a town on
on the top of one of the green hills of Gilead,
within the limits of the half tribe
and in full view of Beth-shan. It is first mentioned in connection with the vengeance taken on its inhabitants because they had refused to come up to Mizpeh to take part with Israel
against the tribe of Benjamin
). After the battles at Gibeah,
that tribe was almost extinguished, only six hundred men remaining. An expedition went against Jabesh-Gilead,
the whole of whose inhabitants were put to the sword,
except four hundred maidens, whom they brought as prisoners and sent to "proclaim peace" to the Benjamites who had fled to the crag Rimmon.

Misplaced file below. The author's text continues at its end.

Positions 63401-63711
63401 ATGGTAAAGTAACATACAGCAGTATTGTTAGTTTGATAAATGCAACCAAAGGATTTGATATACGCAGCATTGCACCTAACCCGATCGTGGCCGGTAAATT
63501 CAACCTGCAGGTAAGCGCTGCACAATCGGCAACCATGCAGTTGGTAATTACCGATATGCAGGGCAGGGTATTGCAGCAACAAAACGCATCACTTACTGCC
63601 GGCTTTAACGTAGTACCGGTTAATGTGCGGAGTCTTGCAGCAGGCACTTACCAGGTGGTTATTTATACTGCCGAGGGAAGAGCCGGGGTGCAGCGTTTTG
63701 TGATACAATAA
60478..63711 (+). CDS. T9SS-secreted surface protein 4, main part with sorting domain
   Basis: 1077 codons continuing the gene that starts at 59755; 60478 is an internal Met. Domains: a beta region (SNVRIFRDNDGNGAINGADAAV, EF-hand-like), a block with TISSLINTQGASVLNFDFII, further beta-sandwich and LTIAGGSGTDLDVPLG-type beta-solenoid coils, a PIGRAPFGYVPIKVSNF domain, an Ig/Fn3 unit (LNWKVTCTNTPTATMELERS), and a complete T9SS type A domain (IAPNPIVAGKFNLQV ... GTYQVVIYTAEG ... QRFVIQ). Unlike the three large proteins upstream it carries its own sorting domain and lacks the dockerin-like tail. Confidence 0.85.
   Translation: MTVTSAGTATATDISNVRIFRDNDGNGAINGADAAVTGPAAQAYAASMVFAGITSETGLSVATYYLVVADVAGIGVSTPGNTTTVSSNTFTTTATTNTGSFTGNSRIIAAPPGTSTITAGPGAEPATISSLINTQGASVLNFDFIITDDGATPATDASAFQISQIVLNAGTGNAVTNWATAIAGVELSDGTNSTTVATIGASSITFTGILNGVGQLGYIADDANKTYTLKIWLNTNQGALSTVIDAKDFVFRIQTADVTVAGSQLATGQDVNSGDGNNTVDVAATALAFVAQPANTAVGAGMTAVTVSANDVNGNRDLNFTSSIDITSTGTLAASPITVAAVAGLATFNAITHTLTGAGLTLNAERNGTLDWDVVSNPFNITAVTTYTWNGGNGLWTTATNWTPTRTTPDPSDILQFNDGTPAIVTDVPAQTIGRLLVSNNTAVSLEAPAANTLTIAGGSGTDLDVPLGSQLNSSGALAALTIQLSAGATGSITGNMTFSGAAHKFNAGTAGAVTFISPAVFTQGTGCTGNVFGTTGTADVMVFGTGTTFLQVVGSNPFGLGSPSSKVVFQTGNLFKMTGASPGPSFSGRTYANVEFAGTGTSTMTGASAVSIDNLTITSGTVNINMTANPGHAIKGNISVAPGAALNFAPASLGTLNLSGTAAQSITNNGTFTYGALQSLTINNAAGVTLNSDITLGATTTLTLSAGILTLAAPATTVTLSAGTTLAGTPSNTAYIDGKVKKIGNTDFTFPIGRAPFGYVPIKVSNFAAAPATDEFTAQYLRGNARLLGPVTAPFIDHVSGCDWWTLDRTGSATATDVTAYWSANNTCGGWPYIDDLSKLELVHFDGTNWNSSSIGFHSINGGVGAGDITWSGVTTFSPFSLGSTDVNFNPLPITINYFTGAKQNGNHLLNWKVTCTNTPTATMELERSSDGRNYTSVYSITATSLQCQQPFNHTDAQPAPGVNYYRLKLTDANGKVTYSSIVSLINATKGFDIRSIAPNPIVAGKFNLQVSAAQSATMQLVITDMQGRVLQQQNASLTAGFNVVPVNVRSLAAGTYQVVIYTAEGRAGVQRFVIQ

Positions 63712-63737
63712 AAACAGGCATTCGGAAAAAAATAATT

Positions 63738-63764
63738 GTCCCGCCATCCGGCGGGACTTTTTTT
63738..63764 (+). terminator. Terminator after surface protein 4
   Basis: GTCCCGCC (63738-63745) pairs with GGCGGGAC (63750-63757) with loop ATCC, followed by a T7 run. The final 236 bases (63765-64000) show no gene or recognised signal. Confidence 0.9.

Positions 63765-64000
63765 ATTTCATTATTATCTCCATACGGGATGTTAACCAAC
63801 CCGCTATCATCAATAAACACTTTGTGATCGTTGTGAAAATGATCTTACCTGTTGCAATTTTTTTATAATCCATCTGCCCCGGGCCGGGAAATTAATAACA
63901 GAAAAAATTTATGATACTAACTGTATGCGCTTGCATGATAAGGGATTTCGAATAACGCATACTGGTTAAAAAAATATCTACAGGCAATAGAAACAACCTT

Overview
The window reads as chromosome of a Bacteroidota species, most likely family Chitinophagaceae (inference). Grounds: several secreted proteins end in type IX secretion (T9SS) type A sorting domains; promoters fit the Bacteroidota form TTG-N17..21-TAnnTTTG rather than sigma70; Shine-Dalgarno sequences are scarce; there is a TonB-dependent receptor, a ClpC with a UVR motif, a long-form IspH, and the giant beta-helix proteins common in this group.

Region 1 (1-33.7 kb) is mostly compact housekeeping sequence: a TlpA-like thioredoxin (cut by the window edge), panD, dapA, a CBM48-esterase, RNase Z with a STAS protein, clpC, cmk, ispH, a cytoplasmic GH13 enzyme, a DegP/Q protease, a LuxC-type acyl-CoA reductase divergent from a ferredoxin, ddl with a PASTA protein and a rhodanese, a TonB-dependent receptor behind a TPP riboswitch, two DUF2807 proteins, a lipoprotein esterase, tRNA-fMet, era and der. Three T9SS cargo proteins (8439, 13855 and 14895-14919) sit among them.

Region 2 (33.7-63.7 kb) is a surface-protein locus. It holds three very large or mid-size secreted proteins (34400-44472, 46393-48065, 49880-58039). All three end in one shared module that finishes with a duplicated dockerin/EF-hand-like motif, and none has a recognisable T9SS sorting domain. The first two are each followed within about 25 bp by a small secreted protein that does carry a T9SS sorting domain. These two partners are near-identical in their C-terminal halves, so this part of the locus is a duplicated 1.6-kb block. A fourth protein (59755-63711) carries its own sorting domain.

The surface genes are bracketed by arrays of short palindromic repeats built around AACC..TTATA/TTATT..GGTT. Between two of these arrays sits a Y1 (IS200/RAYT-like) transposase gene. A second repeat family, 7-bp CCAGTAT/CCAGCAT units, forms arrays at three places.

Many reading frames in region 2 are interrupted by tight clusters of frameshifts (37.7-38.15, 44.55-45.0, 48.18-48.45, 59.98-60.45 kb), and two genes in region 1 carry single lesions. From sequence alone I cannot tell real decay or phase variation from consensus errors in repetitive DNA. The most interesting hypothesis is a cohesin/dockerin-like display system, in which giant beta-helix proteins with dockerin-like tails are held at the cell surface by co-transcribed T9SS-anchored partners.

These captives were given to them as wives, that the tribe might be saved from extinction (Judg. 21).
was afterwards taken by Nahash, king
of the Ammonites, but was delivered by Saul,
the newly-elected king of Israel. In gratitude for this deliverance, forty years after this, the men of Jabesh-Gilead took down the bodies of Saul and of his three sons from the walls of Beth-shan, and after burning them, buried the bones under a tree near the city (1 Sam. 31:11-13
thanked them for this act of piety
(2 Sam. 2:4-6
), and afterwards transferred the remains to the royal sepulchre
(21:14). It is identified with the ruins of ed-Deir, about 6 miles south
of Pella, on the north of the Wady Yabis.